Tourism versus terrorism in Egypt

Camel in sandy desert near mountains at sunset

Former West Australian mine worker Justin Tanner has found a haven on the Egyptian Red Sea coast where he’s been training as a divemaster, and enjoying the laid-back lifestyle.

Staying in the long-time backpacker hang-out of Dahab, where goats wander the dusty streets and camels are parked in the alleyways, the 31-year-old from Perth relishes his beachside lifestyle on the Gulf of Aqaba.

“Every morning you’re sitting in a cafe having breakfast overlooking the water, the sun is coming up over Saudi Arabia, it’s a really nice stop,” he says.

But the Sinai Peninsula resort town, renowned for its dive sites and wind surfing, has hit hard times, along with its upmarket neighbour, Sharm el-Sheikh, down the coast.

Hundreds of international flights a week into Sharm’s international airport were cancelled after a Russian airliner that took off from there on October 31 crashed with the loss of 224 lives.

The Islamic State group claims it planted a bomb in a soft-drink can on the aircraft, with suspicion falling on airport baggage handlers.

Moscow has concluded the plane was downed by a bomb and Egypt’s President Abdel Fattah El Sisi this week said terrorists aiming to hurt the country’s tourism industry were to blame.

Tourist numbers to the South Sinai have since plunged by around 85 per cent, prompting hotel closures and staff lay-offs.

“The people are really hurting now,” Tanner says, referring to the tens of thousands in South Sinai who rely on tourism for a living.

Among the businesses affected are the dive centres that guide scuba and snorkelling tourists out to explore the Red Sea’s renowned coral reefs, where turtles share the waters with a vast range of colourful fish species.

Also reliant on tourism are the region’s Bedu people who guide visitors into the arid mountain interior for jeep safaris and canyon trekking, camel riding and traditional hospitality at oasis villages.

Security measures are evident at Sharm’s luxury hotels where guards use mirrors on sticks to check under taxis dropping guests off.

Military and police checkpoints are in place between Sharm and Dahab, with armoured cars standing by and fortified machine-gun posts overlooking the road.

After the plane crash, British experts were sent to help bolster security at Sharm’s airport, but months later the flights have not been restored.

Tanner says he’s always felt completely safe in South Sinai and would encourage his friends and family to visit, but notes that Australian government travel warnings are a deterrent.

The government’s smarttraveller website advises Australians to reconsider their need to travel to Egypt due to the threat of terrorist attack and kidnapping.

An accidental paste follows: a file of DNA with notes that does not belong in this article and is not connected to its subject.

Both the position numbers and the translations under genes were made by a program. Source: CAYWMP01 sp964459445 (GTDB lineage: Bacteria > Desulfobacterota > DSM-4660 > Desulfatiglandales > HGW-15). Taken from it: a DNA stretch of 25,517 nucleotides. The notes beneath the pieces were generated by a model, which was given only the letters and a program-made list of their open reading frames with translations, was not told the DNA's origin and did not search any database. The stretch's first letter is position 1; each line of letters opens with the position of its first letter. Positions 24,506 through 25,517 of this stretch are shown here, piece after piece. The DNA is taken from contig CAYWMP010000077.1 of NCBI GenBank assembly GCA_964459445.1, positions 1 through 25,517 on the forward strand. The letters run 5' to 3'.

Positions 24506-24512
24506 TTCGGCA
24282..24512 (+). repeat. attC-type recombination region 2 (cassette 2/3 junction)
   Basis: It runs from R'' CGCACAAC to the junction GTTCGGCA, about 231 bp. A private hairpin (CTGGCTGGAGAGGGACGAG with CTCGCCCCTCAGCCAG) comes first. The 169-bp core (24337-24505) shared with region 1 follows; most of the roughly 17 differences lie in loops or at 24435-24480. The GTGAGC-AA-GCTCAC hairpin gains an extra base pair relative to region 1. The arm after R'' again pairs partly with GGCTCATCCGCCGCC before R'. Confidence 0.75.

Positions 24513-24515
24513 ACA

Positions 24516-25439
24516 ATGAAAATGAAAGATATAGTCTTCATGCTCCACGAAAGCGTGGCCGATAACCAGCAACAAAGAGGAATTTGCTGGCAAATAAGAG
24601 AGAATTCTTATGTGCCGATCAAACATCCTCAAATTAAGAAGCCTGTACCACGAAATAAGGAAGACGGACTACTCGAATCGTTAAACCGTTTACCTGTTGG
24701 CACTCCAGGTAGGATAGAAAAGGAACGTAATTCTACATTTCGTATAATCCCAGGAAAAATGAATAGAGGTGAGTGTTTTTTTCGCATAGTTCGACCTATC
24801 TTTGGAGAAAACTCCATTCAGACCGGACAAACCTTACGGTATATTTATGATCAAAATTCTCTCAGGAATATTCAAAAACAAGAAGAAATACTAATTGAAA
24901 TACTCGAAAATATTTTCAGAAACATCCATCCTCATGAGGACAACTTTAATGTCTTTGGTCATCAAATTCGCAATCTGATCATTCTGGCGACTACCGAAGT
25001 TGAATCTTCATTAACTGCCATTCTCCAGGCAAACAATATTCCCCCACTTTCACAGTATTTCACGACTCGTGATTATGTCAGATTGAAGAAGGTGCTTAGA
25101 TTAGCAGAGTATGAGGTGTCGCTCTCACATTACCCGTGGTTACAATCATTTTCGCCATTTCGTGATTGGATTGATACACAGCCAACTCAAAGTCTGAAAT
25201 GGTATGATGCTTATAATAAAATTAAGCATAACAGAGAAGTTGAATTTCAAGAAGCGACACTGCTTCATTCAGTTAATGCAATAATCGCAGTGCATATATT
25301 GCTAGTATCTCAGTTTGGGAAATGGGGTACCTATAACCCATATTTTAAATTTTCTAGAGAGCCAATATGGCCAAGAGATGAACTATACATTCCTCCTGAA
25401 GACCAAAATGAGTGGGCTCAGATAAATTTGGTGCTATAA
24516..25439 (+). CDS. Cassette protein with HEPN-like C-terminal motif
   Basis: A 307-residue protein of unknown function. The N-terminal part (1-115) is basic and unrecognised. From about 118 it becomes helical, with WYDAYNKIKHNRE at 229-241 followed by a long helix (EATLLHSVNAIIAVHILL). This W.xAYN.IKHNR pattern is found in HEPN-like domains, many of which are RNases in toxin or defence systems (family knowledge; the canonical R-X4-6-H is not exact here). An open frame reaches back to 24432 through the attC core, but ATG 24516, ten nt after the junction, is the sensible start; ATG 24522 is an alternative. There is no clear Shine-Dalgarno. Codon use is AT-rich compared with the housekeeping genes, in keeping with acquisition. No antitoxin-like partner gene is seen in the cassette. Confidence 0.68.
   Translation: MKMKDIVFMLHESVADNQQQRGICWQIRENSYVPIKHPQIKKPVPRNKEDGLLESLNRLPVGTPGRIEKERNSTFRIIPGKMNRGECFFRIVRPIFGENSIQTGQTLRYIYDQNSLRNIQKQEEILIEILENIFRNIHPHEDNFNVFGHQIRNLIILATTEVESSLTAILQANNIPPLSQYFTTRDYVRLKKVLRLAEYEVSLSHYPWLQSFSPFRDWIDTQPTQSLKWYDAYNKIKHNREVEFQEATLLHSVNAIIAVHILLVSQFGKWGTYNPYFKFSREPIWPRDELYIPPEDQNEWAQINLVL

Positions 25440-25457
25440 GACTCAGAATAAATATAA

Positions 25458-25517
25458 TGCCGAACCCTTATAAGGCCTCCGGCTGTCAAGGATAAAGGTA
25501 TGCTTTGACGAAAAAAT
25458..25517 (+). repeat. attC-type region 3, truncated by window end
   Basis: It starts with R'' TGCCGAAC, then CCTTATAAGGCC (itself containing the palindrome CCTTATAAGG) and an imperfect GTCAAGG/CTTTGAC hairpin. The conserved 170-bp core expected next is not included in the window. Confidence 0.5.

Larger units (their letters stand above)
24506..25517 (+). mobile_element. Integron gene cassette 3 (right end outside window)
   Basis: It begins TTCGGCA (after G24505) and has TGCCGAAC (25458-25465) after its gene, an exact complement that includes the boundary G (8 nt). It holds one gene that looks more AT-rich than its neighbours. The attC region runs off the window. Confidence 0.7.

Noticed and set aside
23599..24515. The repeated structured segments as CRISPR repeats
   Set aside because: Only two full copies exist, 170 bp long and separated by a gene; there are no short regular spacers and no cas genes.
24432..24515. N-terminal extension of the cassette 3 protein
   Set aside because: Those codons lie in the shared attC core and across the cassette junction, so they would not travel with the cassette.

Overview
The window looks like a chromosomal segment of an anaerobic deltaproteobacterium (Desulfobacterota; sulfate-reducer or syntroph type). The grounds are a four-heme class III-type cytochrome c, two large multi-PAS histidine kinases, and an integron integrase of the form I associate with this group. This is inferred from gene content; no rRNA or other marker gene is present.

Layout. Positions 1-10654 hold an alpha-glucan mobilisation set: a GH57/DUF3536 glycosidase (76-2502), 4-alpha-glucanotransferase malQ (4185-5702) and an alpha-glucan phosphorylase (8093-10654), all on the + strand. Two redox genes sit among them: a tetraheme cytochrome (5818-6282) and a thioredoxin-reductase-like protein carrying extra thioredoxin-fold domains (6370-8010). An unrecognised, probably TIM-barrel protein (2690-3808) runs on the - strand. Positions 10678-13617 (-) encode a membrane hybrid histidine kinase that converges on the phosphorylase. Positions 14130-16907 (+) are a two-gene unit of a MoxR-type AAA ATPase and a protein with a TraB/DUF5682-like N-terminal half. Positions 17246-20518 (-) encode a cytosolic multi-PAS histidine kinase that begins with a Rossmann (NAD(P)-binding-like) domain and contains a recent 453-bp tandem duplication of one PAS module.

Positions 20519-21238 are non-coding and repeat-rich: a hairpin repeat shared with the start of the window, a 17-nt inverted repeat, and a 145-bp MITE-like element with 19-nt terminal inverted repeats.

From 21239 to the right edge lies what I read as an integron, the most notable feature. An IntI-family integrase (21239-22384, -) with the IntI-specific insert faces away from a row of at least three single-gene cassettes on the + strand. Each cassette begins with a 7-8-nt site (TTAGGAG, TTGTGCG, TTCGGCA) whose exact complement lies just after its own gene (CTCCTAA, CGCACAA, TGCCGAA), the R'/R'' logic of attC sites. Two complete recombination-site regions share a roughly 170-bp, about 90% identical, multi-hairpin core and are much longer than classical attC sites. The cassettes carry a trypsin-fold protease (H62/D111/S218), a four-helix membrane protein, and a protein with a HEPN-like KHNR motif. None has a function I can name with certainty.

The website says tourists remain an attractive target for extremists in South Sinai and warns that foreign nationals have been kidnapped there, including on the road to the ancient Saint Catherine monastery in the interior.

Tourism operators are understandably upset by the ongoing suspension of flights and feel the threat of terror attacks in the region has been overblown.

In Sharm el-Sheikh, tourist agent Mohamed Hedaia says everyone is hoping the flights will resume.

“I would like to tell all the people everywhere, if you’d like to come to Egypt, come to our South Sinai, it’s very safe. Don’t be afraid, everything is under control.”

At Churchill’s Bar at the Red Sea Relax resort hotel, members of Dahab’s expatriate community question Britain’s motives for stopping the flights and suspect there might be more to it than just the given explanation of keeping Britons safe from terrorism.

They note that the UK has not suspended flights to Turkey despite recent terror attacks there, including a suicide bombing in central Istanbul in January that killed 10 German tourists.

The expats at Churchill’s wonder if the UK government isn’t using the flight suspensions as a diplomatic bargaining chip with Egypt in the midst of fraught Middle Eastern tensions and conflict.

They also wonder if there isn’t a behind-the-scenes goal of diverting tourists from low-price Egyptian holidays to recession-hit Greece and Spain to bolster their revenues and so take the strain off northern European Union countries bailing them out.

Former British army captain Chris Tomley, who owns and operates Red Sea Relax, stresses a difference between “peaceful” South Sinai and North Sinai where there are regular attacks on security forces, often tied up with crime gangs involved in smuggling into the adjacent Gaza Strip.

He believes the media has given an inaccurate portrayal of the terrorist threat in South Sinai.

“There is no reason British people should not come to South Sinai in their hundreds of thousands,” he says.

But when one door closes, another may open.

Tomley and other tourism operators are busy sourcing other markets to make up for the European and Russian shortfalls, focusing on well-off, middle-class Egyptians in Cairo, as well as Middle Eastern and Asian tourists.

Tomley says tourism has been happening in Egypt for four thousand years since the construction of the pyramids.

“I’m sure we can do another few hundred yet.”

Image credit: iStock

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